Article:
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Benghazi (Libya) (AFP) – An American teacher was shot dead in Benghazi on Thursday, 15 months after a deadly attack on the U.S. consulate in Libya’s second city, medical and security officials said.

The dead man was a U.S. citizen who taught at the city’s international school, security services spokesman Ibrahim al-Sharaa said.

He was shot dead as he was taking his morning jog in the central Al-Fwihet neighbourhood of the city, Sharaa said.

The body of a 33-year-old U.S. citizen who had died of gunshot wounds was brought in to the Benghazi Medical Center, its spokesman Khalil Gwider said.

Benghazi international school director Adel al-Mansuri said the slain American had taught chemistry since late last year.

In other violence in the increasingly lawless eastern city on Thursday, two Libyan soldiers were shot dead in separate incidents, the latest of dozens of security personnel to be gunned down in recent weeks, security officials said.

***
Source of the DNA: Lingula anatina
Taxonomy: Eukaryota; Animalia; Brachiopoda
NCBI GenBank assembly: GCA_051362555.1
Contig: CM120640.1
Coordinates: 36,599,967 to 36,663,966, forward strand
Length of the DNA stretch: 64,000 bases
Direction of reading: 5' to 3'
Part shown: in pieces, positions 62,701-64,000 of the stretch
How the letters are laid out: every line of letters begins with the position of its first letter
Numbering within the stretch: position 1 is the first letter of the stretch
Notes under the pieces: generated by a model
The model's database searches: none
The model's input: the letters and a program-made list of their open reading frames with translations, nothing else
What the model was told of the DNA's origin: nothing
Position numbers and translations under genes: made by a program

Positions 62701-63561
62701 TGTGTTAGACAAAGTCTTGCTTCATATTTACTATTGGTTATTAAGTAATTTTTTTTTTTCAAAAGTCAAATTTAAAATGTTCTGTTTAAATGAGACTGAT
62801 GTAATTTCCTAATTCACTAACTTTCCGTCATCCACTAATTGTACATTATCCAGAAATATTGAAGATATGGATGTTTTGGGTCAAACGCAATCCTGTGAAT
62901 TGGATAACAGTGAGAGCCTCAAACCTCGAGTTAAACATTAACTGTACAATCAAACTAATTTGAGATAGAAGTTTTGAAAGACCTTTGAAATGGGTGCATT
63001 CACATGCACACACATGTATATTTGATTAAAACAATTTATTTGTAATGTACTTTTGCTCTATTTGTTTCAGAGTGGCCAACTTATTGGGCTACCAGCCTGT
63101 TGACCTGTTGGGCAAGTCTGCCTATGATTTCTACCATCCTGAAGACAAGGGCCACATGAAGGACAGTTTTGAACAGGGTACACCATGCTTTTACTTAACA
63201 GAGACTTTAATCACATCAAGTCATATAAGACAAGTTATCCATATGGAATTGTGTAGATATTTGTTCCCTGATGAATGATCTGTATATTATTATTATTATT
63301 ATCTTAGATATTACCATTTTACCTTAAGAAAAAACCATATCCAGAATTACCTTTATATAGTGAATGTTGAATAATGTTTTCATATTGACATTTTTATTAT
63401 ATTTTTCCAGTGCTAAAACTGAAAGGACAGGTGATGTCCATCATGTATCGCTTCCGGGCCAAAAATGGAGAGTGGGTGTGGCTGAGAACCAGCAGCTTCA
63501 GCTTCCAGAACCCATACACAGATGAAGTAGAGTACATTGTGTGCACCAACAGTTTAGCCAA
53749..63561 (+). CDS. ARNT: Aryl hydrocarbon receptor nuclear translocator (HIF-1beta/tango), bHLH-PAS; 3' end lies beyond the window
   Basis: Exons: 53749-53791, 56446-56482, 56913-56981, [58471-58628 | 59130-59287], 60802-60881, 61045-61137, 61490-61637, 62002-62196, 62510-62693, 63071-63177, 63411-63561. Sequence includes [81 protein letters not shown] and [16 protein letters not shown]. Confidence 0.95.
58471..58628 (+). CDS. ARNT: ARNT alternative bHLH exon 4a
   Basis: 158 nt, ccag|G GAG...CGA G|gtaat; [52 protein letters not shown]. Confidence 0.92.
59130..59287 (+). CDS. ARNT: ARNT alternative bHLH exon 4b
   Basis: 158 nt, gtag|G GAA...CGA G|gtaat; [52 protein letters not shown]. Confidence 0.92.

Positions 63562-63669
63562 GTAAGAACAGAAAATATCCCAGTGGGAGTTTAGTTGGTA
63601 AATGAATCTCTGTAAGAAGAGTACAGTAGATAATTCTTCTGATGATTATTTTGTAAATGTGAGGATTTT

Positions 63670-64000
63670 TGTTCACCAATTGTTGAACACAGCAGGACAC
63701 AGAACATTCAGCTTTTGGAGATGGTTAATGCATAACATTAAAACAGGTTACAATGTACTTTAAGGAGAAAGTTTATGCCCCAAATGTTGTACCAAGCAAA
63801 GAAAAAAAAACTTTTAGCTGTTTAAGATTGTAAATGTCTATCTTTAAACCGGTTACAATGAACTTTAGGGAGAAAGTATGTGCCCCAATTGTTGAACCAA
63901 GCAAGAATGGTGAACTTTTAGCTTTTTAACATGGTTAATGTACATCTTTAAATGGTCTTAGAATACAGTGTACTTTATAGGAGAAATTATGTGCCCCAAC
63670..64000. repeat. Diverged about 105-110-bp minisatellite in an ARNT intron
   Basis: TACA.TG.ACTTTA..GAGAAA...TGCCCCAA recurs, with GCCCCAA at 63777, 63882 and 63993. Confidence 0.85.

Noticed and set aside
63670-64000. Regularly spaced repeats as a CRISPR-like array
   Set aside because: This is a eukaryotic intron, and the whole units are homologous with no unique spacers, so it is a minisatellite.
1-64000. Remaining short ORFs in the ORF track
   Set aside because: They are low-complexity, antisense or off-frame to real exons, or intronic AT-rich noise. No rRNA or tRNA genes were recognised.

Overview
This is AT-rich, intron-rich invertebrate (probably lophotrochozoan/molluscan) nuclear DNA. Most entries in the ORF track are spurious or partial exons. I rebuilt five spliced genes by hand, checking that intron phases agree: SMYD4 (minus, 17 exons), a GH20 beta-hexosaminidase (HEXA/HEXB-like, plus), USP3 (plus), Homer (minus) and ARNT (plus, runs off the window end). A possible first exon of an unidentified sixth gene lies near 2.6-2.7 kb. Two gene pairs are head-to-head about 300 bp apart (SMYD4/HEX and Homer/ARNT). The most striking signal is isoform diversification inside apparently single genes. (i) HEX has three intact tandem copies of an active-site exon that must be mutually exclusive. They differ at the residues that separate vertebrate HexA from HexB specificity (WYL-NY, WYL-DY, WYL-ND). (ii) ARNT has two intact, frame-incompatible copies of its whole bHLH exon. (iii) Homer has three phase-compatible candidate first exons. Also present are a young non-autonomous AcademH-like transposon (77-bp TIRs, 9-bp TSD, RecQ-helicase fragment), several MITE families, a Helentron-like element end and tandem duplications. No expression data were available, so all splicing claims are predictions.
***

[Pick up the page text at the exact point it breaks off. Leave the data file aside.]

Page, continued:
The violence rocking the city, which was the cradle of the NATO-backed rebellion against veteran dictator Moamer Kadhafi, is largely blamed on jihadist groups that have mushroomed since he was toppled and killed in 2011.

Chief among them is Ansar al-Sharia, a jihadist group accused of the September 11, 2012 attack on the U.S. consulate in Benghazi that killed ambassador Chris Stevens and three other Americans.

Libya’s new authorities have tried in vain to integrate former rebels who helped topple Kadhafi into the regular armed forces, with many militias carving their own fiefdoms, each with its own ideology and regional allegiances.

AFP Photo/Abdullah Doma

President Trump boards Air Force One for his return flight home from Florida on July 31, 2020

Official White House Photo by Joyce N. Boghosian

Reprinted with permission from Alternet

Florida senior residents have been reliable Republican voters for decades, but it looks like their political impact could shift in the upcoming 2020 election.

As Election Day approaches, Florida is becoming a major focal point. President Donald Trump is facing more of an uphill battle with maintaining the support of senior voters due to his handling of critical issues over the last several months. Several seniors, including some who voted for Trump in 2016, have explained why he will not receive their support in the November election.

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